• Battery:  around 7 days between charges
  • Water Resistance:  IP66 water resistance (not salt water resistant)
  • Dimensions:  25mm x 37mm x 9mm
  • Connectivity:  Bluetooth 5.0
  • Manufactured: Switzerland

Cardiomood 3

Design and features

The actual CardioMood device is an unobtrusive piece of black plastic with slots at either end that the band passes through, a small silver button on the right, and the sensor suite on the bottom.  It’s worn like a watch, but I found it worked better if worn a bit tighter and higher on my wrist than a watch.  It includes a black silicon band, but any continuous 20mm NATO band will work.  

Cardiomood 4

Most interactions with CardioMood will be through the app (Android and Apple) or through their web portal.  The same basic information is available in both the app and web portal. Oddly, the one metric that CardioMood seems to focus on, the readiness score, is only available in the app and not the web portal.  This may be because the origins of CardioMood come from Corsana Health, a company that uses a very similar device in a health setting for health professionals and scientists.  Both the app and the web portal have this medical legacy, but it is more prevalent on the web.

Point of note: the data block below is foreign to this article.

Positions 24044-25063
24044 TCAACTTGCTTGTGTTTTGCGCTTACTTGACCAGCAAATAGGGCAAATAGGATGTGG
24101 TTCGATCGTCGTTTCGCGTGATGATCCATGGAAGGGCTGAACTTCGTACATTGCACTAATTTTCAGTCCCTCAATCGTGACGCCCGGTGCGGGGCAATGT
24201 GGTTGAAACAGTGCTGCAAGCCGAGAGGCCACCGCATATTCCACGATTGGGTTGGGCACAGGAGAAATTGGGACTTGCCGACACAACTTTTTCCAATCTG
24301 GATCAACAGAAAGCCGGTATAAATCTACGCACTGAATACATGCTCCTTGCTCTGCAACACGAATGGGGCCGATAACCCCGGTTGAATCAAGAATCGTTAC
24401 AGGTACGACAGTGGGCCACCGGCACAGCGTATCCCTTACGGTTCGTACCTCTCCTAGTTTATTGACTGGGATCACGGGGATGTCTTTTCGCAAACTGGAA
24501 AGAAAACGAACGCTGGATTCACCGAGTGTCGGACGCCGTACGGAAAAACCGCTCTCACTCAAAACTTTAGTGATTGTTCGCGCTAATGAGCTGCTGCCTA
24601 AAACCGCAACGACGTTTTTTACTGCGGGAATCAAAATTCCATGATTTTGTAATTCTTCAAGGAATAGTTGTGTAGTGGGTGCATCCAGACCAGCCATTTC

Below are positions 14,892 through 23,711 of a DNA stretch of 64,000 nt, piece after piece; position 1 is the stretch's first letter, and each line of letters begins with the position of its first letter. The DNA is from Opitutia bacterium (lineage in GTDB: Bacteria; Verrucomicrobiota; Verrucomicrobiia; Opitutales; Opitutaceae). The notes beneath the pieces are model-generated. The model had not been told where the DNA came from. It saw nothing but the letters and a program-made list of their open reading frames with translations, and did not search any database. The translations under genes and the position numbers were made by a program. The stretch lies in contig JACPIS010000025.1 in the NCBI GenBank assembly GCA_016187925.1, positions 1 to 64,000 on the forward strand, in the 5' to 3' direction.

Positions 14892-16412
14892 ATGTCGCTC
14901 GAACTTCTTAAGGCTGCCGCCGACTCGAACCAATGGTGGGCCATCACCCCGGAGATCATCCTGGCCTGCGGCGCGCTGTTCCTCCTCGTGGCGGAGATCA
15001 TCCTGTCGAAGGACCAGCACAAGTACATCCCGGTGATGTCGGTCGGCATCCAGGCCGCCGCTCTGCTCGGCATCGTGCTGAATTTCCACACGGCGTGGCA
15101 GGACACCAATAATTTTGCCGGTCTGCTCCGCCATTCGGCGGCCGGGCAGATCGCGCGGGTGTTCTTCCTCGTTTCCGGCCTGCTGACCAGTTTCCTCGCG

The app has five different screens.  The first is a dashboard with summary information for all of the parameters, and you can tap into details about those parameters by either tapping the summary data or the icon at the bottom.  The app is responsive and easy to use and absolutely loaded with data.  If you’re a data geek, this is definitely your thing.